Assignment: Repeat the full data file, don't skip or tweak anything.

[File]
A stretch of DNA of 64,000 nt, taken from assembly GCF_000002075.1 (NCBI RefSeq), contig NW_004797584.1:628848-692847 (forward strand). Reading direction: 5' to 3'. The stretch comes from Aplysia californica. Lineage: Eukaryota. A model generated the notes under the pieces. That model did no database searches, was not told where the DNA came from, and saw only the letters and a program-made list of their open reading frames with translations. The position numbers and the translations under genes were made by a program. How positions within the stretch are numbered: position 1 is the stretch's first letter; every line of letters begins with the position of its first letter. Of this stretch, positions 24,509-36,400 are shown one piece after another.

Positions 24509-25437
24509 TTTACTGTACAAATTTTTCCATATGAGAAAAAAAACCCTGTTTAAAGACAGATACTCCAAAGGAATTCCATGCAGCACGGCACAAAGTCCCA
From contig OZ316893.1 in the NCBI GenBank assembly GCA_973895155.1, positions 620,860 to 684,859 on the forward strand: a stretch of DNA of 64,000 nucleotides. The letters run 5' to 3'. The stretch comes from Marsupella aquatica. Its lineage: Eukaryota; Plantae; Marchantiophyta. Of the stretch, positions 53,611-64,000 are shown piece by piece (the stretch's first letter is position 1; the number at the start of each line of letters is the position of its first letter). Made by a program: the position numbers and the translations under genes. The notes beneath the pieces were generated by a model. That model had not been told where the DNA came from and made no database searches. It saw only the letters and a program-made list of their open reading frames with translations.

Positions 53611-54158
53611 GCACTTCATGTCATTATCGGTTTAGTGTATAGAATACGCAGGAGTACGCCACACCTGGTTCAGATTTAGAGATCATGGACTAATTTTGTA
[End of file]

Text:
A stretch of DNA of 64,000 nt, taken from assembly GCF_000002075.1 (NCBI RefSeq), contig NW_004797584.1:628848-692847 (forward strand). Reading direction: 5' to 3'. The stretch comes from Aplysia californica. Lineage: Eukaryota. A model generated the notes under the pieces. That model did no database searches, was not told where the DNA came from, and saw only the letters and a program-made list of their open reading frames with translations. The position numbers and the translations under genes were made by a program. How positions within the stretch are numbered: position 1 is the stretch's first letter; every line of letters begins with the position of its first letter. Of this stretch, positions 24,509-36,400 are shown one piece after another.

Positions 24509-25437
24509 TTTACTGTACAAATTTTTCCATATGAGAAAAAAAACCCTGTTTAAAGACAGATACTCCAAAGGAATTCCATGCAGCACGGCACAAAGTCCCA
From contig OZ316893.1 in the NCBI GenBank assembly GCA_973895155.1, positions 620,860 to 684,859 on the forward strand: a stretch of DNA of 64,000 nucleotides. The letters run 5' to 3'. The stretch comes from Marsupella aquatica. Its lineage: Eukaryota; Plantae; Marchantiophyta. Of the stretch, positions 53,611-64,000 are shown piece by piece (the stretch's first letter is position 1; the number at the start of each line of letters is the position of its first letter). Made by a program: the position numbers and the translations under genes. The notes beneath the pieces were generated by a model. That model had not been told where the DNA came from and made no database searches. It saw only the letters and a program-made list of their open reading frames with translations.

Positions 53611-54158
53611 GCACTTCATGTCATTATCGGTTTAGTGTATAGAATACGCAGGAGTACGCCACACCTGGTTCAGATTTAGAGATCATGGACTAATTTTGTA